City will replace 30,000 HPS luminaires in effort to slash energy costs and improve light quality. IoT seemingly not in the mix.
In what looks like a straight-ahead street lighting upgrade — seemingly little to no Internet of Things (IoT) on this one — Knoxville, TN is replacing some 30,000 high-pressure sodium (HPS) luminaires with LED technology that the city says will cut energy costs in half and will also improve light quality.
The $15 million installation calls for lead contractor Siemens to complete the job by June 2019, with Acuity Brands providing its Holophane luminaires and possibly its Roam wireless mesh control system.
“Our street lights are one of city government’s largest energy users, accounting for nearly 40% of our total municipal electricity consumption,” said Mayor Madeline Rogero, noting that Knoxville expects to cut its annual street lighting bill from around $4 million today to around $2 million. The city also expects the LED luminaires to last 4× as long as HPS, at around 100,000 hours compared to 24,000 hours.
Knoxville is paying Siemens around $9.5 million as the main contractor, and is paying $5.2 million to local utility Knoxville Utilities Board (KUB) for past infrastructure investments in the lighting system. KUB owns most of the poles, while the city owns the brackets and lights that attach to them.
Knoxville also expects the new LED street lighting to deliver superior light quality compared to the HPS — both in color rendering and reduced light pollution.
“This project will help us improve the overall design of our lighting system,” said Knoxville office of sustainability director Erin Gill. “Instead of illuminating the sky and trees with an orange glow, we can focus light where we need it: on streets and sidewalks. The clear, whiter color of LED light provides better visibility and color rendering than HPS bulbs, making it easier to see people and objects in the roadway.”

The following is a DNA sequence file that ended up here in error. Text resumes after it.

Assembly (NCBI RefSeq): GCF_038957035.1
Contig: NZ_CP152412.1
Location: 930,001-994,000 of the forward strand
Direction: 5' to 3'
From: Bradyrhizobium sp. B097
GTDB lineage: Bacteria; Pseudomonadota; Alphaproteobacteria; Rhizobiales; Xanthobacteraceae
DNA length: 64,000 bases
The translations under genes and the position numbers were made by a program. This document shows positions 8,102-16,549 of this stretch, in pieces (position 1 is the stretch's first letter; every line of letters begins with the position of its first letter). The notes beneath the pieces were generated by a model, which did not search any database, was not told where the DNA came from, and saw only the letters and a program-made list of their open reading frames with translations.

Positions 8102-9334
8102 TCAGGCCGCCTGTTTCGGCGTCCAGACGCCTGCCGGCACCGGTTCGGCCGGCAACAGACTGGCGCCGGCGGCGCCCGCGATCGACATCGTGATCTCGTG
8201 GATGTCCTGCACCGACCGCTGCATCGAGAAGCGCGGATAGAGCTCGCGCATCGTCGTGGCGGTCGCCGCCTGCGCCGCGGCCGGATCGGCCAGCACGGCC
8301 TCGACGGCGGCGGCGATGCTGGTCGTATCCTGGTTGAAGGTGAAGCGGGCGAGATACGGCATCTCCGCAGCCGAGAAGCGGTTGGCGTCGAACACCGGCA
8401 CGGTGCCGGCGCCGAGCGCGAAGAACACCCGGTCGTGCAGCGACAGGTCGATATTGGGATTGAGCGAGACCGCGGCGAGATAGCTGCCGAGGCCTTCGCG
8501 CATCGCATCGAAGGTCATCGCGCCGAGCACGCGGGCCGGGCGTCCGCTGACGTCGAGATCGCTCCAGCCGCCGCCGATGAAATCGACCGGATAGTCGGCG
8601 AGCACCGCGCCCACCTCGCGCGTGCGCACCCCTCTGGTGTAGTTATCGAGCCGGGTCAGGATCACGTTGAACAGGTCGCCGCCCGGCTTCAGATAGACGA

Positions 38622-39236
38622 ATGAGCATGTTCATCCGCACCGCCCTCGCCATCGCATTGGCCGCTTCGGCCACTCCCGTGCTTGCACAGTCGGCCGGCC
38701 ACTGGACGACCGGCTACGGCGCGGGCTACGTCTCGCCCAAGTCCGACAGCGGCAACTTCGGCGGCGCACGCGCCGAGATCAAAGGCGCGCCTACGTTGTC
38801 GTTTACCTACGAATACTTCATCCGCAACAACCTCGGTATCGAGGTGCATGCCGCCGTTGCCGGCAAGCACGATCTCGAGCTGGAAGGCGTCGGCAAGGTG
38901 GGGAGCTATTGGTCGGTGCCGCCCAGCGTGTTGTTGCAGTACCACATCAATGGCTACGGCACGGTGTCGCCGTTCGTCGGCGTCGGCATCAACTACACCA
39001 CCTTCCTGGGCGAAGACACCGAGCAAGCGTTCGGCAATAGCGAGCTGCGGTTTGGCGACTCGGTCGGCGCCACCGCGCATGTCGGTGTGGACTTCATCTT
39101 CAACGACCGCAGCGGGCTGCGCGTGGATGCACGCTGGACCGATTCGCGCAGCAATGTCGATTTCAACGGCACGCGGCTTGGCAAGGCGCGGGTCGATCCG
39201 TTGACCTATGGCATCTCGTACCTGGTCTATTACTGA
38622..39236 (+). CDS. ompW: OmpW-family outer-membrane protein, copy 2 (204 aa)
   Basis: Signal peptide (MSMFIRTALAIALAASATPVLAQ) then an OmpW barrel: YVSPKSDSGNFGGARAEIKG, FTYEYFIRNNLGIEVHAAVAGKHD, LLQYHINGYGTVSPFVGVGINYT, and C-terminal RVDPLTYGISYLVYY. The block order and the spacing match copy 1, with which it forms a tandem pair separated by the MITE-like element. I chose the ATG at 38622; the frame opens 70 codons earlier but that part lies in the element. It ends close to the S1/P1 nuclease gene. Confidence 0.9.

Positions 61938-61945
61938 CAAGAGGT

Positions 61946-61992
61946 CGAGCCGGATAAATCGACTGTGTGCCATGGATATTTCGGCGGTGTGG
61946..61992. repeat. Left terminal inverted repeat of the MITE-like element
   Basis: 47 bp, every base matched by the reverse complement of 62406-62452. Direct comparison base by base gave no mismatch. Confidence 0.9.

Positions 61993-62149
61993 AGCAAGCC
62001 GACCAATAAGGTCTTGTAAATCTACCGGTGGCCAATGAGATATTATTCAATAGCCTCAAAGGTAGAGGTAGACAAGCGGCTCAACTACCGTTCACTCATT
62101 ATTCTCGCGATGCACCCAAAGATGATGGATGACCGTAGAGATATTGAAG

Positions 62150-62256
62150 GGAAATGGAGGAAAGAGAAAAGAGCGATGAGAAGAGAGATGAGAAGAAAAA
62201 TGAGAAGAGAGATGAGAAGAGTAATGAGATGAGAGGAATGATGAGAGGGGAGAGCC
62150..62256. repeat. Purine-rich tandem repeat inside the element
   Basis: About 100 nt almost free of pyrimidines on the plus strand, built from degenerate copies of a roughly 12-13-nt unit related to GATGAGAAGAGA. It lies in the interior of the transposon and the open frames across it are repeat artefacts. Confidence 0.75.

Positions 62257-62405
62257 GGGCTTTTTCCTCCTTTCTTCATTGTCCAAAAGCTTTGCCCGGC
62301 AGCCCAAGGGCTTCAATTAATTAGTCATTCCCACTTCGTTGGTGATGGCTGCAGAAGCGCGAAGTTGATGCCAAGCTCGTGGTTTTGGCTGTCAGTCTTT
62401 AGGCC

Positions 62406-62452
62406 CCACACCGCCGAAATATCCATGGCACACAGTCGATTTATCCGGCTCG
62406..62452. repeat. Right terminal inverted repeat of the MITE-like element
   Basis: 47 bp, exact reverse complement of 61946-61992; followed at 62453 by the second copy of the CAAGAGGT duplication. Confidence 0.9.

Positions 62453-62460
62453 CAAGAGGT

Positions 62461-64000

|Knoxville has already completed a small pilot replacement of HPS lights (left) with LED, and is now set to swap out 30,000 luminaires. (Photo credit: City of Knoxville.)|
Gill noted that the LED color temperature will adhere to practices outlined by the American Medical Association and the International Dark Sky Association.
“These organizations recommend luminaires with a color temperature of approximately 3000K (degrees Kelvin), comparable to a 100W halogen bulb, as opposed to the cool-blue light of LED headlights (6400K) or a bright compact florescent bulb (4000K),” Knoxville said in a press release. “The majority of lights will be fully shielded fixtures that emit no light upward, and backlight control shields may be implemented where needed to help direct light away from nearby windows.”
Neither Siemens nor Knoxville gave any indication that the LED street lighting infrastructure would house sensors and other technologies that portend smart, IoT public lighting infrastructures and which are beginning to sprout in some cities. For example, Dijon, France is embarking on an ambitious €105 million ($126 million) smart city project in which smart lighting will also tie into traffic management, security cameras, bus routing, and other systems.
Cities are also looking into using light-based sensors to monitor air quality, road surface conditions, parking availability, and many other things, which is part of the vision of Philips Lighting's recent alliance with American Tower Company centered on 4G and 5G cellular transmission.
If Knoxville is doing anything along those extended IoT lines, none of the parties are saying, although Acuity's Roam system would support remote operations and maintenance, monitoring a luminaire's performance and spotting outages. Knoxville will run a pilot of Roam before deciding whether to implement it across the city via a change to the lighting contract, which Knoxville and Siemens signed earlier this year, a Siemens spokesperson said.
Acuity recently beefed up its wireless controls stable when it joined forces with Silver Spring Networks, which offers a wireless mesh control system based on technology that is different from Acuity's Roam.
Acuity is not expected to deploy Silver Spring technology in Knoxville. Rather, it will tend to support Silver Spring, which is based on the IEEE 802.15.4g standard in instances where existing Silver Spring customers, such as utilities that use its for smart metering, want to add wireless controls to lighting.
MARK HALPERis a contributing editor for LEDs Magazine, and an energy, technology, and business journalist (email@example.com).